Madrid, 15 February 2021 – The Market Surveillance Observatory of the Spanish Association for Standardization, UNE, has published its first report, in which it analyses the market situation in relation to regulatory and legislative compliance in order to avoid the marketing of unsafe products and services that damage the economy and consumers and create unfair competition for compliant companies. The Market Surveillance Report has been developed in collaboration with more than 30 business organizations and the Ministries of Consumer Affairs, Industry, Trade and Tourism and Economic Affairs and Digital Transformation.
The most frequent type of infringement in the manufacture and marketing of products involves breaches of technical standards and conditions of sale, accounting for 53.9% of all infringements, followed by commercial transactions (7.6%), prices (7.3%), and weight fraud (0.01%). Other violations take up the remaining percentage. The data collected in the first report of the UNE Observatory corresponds to the year 2020, the most recent available, and have been provided by the consumption surveillance authorities of the Autonomous Communities. to the Directorate-General for Consumer Affairs.
In terms of products, most infringements occur in toys (10.9% of those surveyed showed some nonconformity), followed by personal safety equipment (8%), small electrical equipment (7.2%), furniture (5.8%), textiles (4%) and footwear (3.7%).
"The aim is to improve the functioning of the internal market through surveillance, to ensure that products sold comply with legislation and meet technical standards and thus contribute to increased consumer and market confidence, economic growth, business development and job creation," says Javier García, director general of UNE.
Situation in the Spanish market
The report covers all sectors of the economy, which are grouped into three main areas: products for children (toys, school supplies, accessories, leisure and sport), industrial products for domestic consumption (textiles, detergents, paints, cosmetics and furniture), and industrial products for professional use (electrical equipment, lighting, electrotechnical and building materials).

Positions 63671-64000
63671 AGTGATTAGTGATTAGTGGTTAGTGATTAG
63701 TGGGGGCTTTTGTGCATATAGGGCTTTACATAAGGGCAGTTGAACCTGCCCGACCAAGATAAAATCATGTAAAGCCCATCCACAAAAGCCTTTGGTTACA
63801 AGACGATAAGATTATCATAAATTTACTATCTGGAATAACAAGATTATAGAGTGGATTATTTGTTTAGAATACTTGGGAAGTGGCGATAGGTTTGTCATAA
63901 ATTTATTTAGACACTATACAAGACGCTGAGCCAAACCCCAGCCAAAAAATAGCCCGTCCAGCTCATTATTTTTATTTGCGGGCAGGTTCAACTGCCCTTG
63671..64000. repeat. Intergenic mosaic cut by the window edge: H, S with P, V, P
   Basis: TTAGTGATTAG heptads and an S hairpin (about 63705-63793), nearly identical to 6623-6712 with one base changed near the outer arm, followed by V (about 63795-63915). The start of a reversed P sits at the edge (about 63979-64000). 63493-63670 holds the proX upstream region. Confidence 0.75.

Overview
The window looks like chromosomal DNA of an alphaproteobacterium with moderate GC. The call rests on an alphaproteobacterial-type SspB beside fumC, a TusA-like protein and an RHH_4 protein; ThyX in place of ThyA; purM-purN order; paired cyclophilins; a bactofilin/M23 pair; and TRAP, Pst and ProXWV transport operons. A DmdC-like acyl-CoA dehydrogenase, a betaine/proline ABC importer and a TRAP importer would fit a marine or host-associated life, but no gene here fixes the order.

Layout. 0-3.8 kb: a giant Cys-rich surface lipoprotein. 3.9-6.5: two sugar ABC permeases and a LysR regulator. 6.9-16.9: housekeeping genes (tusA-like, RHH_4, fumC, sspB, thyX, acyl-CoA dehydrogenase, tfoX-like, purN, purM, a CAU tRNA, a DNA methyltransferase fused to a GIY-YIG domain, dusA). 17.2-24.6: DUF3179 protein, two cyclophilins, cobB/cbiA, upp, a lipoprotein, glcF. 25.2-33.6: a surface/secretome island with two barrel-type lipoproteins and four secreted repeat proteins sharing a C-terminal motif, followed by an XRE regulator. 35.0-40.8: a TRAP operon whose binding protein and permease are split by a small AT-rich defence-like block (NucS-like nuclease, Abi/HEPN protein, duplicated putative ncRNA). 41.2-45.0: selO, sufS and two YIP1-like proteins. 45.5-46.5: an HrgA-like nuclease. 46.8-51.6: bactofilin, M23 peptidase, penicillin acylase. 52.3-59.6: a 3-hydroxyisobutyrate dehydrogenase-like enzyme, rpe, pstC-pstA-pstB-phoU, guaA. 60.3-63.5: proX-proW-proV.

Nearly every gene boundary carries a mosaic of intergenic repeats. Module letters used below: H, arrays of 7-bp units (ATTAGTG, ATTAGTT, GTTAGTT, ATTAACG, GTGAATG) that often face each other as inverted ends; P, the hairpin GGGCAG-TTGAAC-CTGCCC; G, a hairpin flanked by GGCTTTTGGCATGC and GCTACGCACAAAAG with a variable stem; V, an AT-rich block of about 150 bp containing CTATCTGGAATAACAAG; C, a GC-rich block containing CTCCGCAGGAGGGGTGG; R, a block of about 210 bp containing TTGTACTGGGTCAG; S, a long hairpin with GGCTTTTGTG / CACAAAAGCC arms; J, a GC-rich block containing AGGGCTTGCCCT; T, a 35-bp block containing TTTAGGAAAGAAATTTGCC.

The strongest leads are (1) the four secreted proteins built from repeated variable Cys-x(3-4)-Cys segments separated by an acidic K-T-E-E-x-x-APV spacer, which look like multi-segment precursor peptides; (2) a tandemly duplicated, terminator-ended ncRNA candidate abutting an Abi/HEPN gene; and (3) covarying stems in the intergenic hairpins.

With regard to products for children, the report includes a study in which 11 counterfeits of 204 toys purchased from third parties were detected on four online marketplaces (Amazon, E-Bay, Wish and Ali-Express). Of the total, 134 toys were analysed in the laboratory, 97.4% of which did not comply with the EU's strict safety standards and 55% were unsafe and dangerous for children.
With regard to industrial household consumer products, the issues highlighted include non-compliance in the labelling of detergents and cleaning products, non-compliance with European ecodesign regulations in air conditioning equipment, and the high number of fraud cases involving imports of household appliances from Asian countries.
Lastly, in the case of industrial products for professional use, the report highlights the frequent handling of detergents by unskilled personnel and their marketing for domestic and non-industrial purposes. It also highlights irregularities in the energy labelling of refrigerants in the cooling sector, and, in relation to manufacturers of electrical equipment, it highlights that 71% of the differential switches and 77.8% of the circuit breakers analysed were non-compliant.
With regard to lighting manufacturers, the report states that 92% of the products had serious (66.7%) and very serious (25%) non-compliances. In addition, in the concrete sector, it is estimated that the economic impact of unfair competition can be estimated at approximately 20% of national production.
In relation to the safety of industrial products, from 2017 to May 2021, 1,759,992 items were submitted for control, with an approximate value of 24 billion euros.
The consumer surveillance authorities take into account several factors to determine which types of products should be analysed and at what scale: the existence of a high risk of non-compliance with the regulations; the history of non-compliance; possible changes in the regulations; consumer claims and complaints, and EU mandates.
The Market Surveillance Observatory seeks to strengthen public-private collaboration between public administrations and companies in the framework of the new European Regulation (EU) 2019/1020 on Market Surveillance and Product Conformity, and to reflect the importance of compliance with standardisation, providing credibility in the market, boosting industrial activity and providing a guarantee to consumers. This platform is aimed at public administrations, distributors (including online platforms) and consumers, and brings together under its umbrella the interests of all parties in order to enable dialogue, debate and agreement.